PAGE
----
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COVID changed the e-commerce landscape. Here’s how CPG players must adapt

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In Ernest Hemingway’s novel “The Sun Also Rises,” there is a famous passage where a main character shares insight into how he went bankrupt: “Two ways. Gradually, then suddenly.”

The food and beverage industry’s shift to online was similar — gradual for the last few years, then sudden because of the global COVID-19 pandemic. In fact, at PepsiCo, we estimate that the pandemic has accelerated the adoption of online grocery by 3-5 years.

The future of the food and beverage industry will be rooted in data and technology, and e-commerce offers the opportunity to test new technological capabilities in a much faster and lower risk environment than brick and mortar. For the past several years, PepsiCo has been bolstering its tech capabilities and redefining what it means to be a consumer packaged goods (CPG) company by accelerating its digital transformation. By investing in these capabilities early, we were well-positioned to handle this year’s sharp increase in demand. For other companies now trying to position themselves to take advantage of this shift, here are a few things we’ve learned so far from our digital transformation journey.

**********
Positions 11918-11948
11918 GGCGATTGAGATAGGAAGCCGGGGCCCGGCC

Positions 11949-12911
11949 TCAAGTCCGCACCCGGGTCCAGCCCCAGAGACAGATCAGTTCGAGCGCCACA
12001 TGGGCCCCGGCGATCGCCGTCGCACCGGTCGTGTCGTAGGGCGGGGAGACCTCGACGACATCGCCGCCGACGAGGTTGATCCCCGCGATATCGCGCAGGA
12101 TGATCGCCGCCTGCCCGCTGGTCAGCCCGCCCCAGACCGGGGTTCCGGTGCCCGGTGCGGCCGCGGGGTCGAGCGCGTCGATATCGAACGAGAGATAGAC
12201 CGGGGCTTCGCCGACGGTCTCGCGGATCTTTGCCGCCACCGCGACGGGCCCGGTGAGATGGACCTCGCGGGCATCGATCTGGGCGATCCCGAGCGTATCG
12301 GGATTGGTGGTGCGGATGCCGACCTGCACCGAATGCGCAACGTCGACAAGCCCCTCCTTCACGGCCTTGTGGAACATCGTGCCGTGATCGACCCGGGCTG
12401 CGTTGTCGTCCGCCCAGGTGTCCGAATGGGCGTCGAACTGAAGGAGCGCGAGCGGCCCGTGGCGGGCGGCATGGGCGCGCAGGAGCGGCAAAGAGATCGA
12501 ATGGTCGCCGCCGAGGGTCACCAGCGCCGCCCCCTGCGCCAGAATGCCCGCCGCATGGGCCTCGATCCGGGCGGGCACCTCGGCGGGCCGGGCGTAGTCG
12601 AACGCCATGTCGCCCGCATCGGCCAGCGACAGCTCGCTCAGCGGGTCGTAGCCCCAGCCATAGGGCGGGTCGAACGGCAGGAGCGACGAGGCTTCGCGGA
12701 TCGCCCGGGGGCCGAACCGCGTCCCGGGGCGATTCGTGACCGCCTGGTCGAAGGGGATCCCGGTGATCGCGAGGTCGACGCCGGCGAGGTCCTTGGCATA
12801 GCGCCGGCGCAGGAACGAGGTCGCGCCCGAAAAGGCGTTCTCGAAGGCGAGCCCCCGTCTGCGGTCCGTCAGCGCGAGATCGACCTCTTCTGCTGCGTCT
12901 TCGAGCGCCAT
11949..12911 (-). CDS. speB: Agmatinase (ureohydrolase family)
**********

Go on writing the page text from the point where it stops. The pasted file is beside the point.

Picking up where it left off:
Act like a startup regardless of size